By Caren Lissner
Lately, I feel a need to impart life lessons to my two tweens. The problem is, they’re not very interested in listening to stories about my youth. They label my stories “extra” and “cringe.”
Their mocking won’t deter me, though. I’m contemplating how to lean into it. Instead of stifling nostalgia for my ’70s/80s/90s childhood, I might just go full-throttle by reclaiming “cringe” when I share these stories.
If you’re like me, a proud Gen Xer, and you want to prove that “extra” may be x-actly what the X in Generation X stands for, here’s a list of ways to share with your tweens and teens the important lessons we learned growing up.
Winning the Generation War
Always tell kids how much better your childhood was than theirs, because you spent so much time playing outside.
Don’t admit that you had no choice, because your mom kept using the ashtray you made her.
Copy the Boomers. Put “the” in front of anything modern.
Remember how ridiculous it was when your parents said, “The rock and roll” and “The MTV?” Now, ensure that your own kids think you’re out of touch. When they make a smartass comment, stare at them blankly, then ask, “Did you get that from the TikTok?”
Start calling middle school “junior high” again.
Refer to middle school as “junior high” in every conversation, particularly in discussions about getting a phone: “Why would you need a phone in junior high? When I was in junior high, if I wanted to talk to my junior high friends, I had to walk down a flight of stairs, get on my bike, find a payphone, and ask them to meet at the junior high.”
Tell them the music was better back then.
Insist that the hit songs of your youth were much more melodious and meaningful than today’s nonsense. Don’t let them find out about “C^m On, Feel The Noize.”
Make them believe anything is (im)possible.
When your tween asks “When can I have a phone?” answer with, “The same day you get a pony” and then laugh.
Tell them how bad you feel that their generation has to grow up dealing with COVID-19, school shootings, fentanyl, cyberbullying, climate change, and the 24-hour news cycle, when all you had to worry about was nuclear annihilation, radon, Skylab, angel dust, AIDS, getting knocked up, divorce, kidnapping, tainted Tylenol, and razor blade-infused apples.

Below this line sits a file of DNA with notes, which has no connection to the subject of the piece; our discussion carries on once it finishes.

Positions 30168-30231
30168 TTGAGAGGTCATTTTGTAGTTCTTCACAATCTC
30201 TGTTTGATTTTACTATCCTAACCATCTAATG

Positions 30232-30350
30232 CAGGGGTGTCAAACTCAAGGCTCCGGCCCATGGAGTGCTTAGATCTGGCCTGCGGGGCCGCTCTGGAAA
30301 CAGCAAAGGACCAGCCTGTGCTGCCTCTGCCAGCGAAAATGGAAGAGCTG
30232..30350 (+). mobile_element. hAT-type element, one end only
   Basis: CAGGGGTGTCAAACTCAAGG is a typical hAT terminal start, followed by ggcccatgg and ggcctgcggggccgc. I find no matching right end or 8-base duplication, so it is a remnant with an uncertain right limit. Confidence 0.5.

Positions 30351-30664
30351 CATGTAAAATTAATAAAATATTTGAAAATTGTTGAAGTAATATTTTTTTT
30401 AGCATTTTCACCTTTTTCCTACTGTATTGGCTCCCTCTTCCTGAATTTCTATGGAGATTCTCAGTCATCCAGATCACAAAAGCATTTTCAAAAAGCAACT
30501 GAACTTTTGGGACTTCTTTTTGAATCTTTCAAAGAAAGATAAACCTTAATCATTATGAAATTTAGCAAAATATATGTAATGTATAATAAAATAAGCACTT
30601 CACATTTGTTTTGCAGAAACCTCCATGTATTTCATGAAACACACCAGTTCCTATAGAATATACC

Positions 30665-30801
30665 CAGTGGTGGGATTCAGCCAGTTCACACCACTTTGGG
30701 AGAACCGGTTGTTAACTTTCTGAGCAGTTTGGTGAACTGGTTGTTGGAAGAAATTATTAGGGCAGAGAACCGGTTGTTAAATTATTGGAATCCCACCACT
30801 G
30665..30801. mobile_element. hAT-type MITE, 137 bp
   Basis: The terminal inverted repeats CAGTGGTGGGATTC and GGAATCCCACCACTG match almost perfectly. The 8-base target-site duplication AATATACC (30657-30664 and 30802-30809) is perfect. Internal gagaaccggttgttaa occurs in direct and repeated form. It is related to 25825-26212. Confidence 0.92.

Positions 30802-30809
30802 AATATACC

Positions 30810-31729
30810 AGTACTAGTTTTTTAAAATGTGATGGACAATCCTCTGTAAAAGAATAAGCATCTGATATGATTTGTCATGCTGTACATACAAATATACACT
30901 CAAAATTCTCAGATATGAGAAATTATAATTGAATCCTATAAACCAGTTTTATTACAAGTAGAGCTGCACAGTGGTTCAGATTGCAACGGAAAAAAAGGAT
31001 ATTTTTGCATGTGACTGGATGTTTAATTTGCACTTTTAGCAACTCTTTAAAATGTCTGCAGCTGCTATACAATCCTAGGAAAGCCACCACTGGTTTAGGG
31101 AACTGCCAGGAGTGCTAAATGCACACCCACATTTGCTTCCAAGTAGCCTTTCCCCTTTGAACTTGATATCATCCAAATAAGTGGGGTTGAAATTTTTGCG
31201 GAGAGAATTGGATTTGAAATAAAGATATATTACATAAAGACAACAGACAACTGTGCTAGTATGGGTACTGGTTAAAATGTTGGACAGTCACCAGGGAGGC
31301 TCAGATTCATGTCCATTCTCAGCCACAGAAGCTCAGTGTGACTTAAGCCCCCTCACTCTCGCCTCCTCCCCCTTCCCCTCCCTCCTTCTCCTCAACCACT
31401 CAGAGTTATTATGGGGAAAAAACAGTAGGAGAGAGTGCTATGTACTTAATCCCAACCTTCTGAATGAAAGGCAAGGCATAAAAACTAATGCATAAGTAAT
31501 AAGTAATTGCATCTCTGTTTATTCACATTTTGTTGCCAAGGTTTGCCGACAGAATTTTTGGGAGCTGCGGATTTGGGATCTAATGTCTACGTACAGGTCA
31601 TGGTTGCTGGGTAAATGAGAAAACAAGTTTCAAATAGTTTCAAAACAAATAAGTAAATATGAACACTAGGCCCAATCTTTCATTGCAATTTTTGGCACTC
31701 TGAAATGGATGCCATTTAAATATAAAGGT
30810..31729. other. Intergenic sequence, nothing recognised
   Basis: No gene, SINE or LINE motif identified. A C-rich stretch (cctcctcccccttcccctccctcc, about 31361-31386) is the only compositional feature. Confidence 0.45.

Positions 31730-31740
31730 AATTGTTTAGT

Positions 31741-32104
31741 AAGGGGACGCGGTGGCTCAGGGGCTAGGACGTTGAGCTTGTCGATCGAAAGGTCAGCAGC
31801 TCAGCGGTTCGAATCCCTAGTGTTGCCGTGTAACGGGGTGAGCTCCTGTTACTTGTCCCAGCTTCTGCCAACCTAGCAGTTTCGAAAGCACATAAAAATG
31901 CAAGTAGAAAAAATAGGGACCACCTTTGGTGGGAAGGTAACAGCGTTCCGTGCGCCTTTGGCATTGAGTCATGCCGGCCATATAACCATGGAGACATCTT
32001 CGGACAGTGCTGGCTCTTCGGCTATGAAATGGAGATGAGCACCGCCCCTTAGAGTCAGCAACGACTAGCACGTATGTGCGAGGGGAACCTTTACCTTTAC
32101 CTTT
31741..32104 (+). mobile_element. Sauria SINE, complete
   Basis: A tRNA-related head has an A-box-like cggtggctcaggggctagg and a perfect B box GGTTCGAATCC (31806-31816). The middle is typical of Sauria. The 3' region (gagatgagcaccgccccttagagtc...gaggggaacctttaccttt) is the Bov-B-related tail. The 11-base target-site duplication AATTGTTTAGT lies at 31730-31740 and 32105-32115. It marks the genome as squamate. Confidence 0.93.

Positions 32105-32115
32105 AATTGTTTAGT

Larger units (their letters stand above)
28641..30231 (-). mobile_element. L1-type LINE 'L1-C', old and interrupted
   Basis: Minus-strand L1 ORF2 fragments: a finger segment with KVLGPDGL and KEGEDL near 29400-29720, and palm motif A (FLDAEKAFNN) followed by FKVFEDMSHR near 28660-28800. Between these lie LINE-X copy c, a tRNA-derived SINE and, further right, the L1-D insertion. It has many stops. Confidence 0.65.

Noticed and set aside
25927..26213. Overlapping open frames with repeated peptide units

Go to school board meetings and insist on proper sex education.
For goodness’ sake, your children should learn about sex the way you did: from Judy Blume books, General Hospital, Dirty Dancing, Porky’s, and Truly Tasteless Jokes VIII.
Use correct drug lingo.
Always refer to marijuana as “pot” rather than “weed,” and if they’re still not paying attention, go full cringe and exclusively use “smokin’ dope.”
Now’s your turn to mimic Weird Al.
Support your children at sports matches by singing parodies of their favorite TikTok songs. At soccer, croon this version of Bo Burnham’s “Jeff Bezos” song: “Chris and Jake and Kai and Mason / Kick that ball, then kick their face in / Steal their lunch / Drink their blood / Come on, Cayden, do it!”
Honor the generation before you.
When your kids are rewatching the “Little Rascals” movie, walk by and say, “Oh, that’s ‘Our Gang!’,” just to invoke nostalgic memories of your own parents being cringy and nostalgic.
Sit them down and have “The Talk.”
“The Talk” goes like this: “Sweetheart, one day, after you graduate from college, you’ll be driving and you’ll hear a Billie Eilish song on the radio. Turn the dial before you realize it’s on the oldies station.”
In conclusion, you’ll probably never become nearly as cringy and out-of-touch as your parents, so don’t worry about being a little “extra” now and then. The older generation began watching movies about the 1960s starting in 1969! We can honor our own “good ol’ days” while simultaneously helping the kids appreciate how great they have it now. Remember, the thing they’re most lucky to have is you—their super-cringy but totally awesome parent.